Censorship fears spark criticism of Tencent funding reports: Reddit

Daniel Fowler
February 14, 2019

Hong Kong-listed technology giant Tencent Holdings Ltd (HK:) is investing $150 million in US discussion platform Reddit, according to Techcrunch that cited multiple unnamed sources.

Executives will use the new funding to bolster the capabilities and functionality of the company's platform as they seek to make it more friendly to advertisers.

It is ranked among the most visited US Web sites, and has more than 138,000 "communities" for discussions on various topics.

Some media later suggested that the investment created "a great deal of confusion", as Reddit is now blocked in China.

The funding comes from what is called a "series D funding round" and sees China's Tencent adding a considerable amount of fortune to the $300 million, infact the Chinese conglomerate threw in $150 million.

Founded in 2005, Reddit has consistently drawn an avid, young core user base, with 50% of its 330 million monthly active users between ages 18-24. The Reddit platform allows users to share links on any conceivable subject, which are then up-or down-voted, meaning the most popular content surfaces to the top and is more prominent.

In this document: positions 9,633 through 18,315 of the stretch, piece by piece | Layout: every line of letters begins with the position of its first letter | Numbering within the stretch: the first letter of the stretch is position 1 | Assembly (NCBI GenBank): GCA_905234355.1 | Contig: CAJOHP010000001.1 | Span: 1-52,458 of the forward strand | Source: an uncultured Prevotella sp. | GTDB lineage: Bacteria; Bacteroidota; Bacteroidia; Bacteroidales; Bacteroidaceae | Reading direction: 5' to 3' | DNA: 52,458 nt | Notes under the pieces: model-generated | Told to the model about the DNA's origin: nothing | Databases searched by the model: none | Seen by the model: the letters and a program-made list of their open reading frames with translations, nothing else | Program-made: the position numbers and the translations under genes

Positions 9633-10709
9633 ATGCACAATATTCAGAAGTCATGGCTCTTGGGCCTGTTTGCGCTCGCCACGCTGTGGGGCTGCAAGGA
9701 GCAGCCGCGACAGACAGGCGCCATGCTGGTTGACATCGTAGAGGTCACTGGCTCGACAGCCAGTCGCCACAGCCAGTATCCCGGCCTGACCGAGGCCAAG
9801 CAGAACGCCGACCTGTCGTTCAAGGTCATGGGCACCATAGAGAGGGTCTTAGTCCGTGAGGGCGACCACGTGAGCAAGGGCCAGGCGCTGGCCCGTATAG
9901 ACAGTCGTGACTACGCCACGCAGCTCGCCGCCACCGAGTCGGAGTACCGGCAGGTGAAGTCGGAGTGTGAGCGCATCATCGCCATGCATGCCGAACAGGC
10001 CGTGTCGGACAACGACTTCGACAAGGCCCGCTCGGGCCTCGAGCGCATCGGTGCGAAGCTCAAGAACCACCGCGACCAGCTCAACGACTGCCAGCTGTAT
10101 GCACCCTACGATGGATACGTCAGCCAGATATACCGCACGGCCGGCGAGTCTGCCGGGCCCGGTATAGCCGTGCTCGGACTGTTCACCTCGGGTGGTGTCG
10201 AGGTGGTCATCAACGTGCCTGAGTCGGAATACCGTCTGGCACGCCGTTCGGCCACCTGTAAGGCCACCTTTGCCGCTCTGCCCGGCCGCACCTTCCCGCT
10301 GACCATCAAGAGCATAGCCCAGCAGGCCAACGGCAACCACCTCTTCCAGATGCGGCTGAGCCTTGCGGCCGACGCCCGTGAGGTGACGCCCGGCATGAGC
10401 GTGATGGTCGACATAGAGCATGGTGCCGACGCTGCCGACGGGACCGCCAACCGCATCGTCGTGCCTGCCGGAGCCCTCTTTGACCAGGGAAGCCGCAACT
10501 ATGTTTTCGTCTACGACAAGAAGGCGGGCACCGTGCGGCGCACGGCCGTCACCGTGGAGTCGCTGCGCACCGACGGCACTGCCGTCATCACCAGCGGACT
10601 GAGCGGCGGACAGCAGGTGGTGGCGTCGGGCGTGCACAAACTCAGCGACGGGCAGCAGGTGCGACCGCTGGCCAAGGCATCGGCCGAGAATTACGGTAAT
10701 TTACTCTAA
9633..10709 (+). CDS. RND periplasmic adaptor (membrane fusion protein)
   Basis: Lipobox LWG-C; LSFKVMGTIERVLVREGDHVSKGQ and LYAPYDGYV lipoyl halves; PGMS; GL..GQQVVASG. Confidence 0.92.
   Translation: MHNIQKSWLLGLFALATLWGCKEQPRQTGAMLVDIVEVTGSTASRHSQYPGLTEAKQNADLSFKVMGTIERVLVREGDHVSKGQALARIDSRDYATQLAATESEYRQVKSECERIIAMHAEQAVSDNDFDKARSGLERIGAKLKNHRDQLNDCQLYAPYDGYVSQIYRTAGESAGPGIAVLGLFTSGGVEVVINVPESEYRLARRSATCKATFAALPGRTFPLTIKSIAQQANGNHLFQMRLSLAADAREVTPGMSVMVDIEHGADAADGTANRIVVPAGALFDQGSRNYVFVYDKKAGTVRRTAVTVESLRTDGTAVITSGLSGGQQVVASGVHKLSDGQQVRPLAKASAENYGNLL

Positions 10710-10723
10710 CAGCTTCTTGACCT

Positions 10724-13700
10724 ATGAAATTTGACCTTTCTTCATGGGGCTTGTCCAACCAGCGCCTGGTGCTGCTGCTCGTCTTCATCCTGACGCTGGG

Lawyers leading defense of Nissan ex-chairman Carlos Ghosn resign
Prosecutors have charged the former chairman with failing to report this amount in eight years of Nissan financial reports. A second member of Ghosn's defense team, Masato Oshikubo, had quit, it said.

Tencent owns the all-in-one messaging app WeChat and is considered as one of the biggest gaming company in the world thanks to the ownership of the popular "League of Legends".

That's up from a $1.8 billion valuation from the company's last funding round, which brought in a $200 million investment in 2017. Search terms such as "six four" - a reference to the date of the event 4 June and "never forget" when typed into Chinese search engines have not returned any results.

Reddit's CEO, Steve Huffman, told CNBC on Monday that values the privately held company at US$3 billion.

Winnie the Pooh's image is banned in China because users have mocked the character's resemblance to China's President Xi Jinping.

For example, Reddit user ChristopherVDV posted an image of Winnie the Pooh criticizing the investment.

Other reports by

Discuss This Article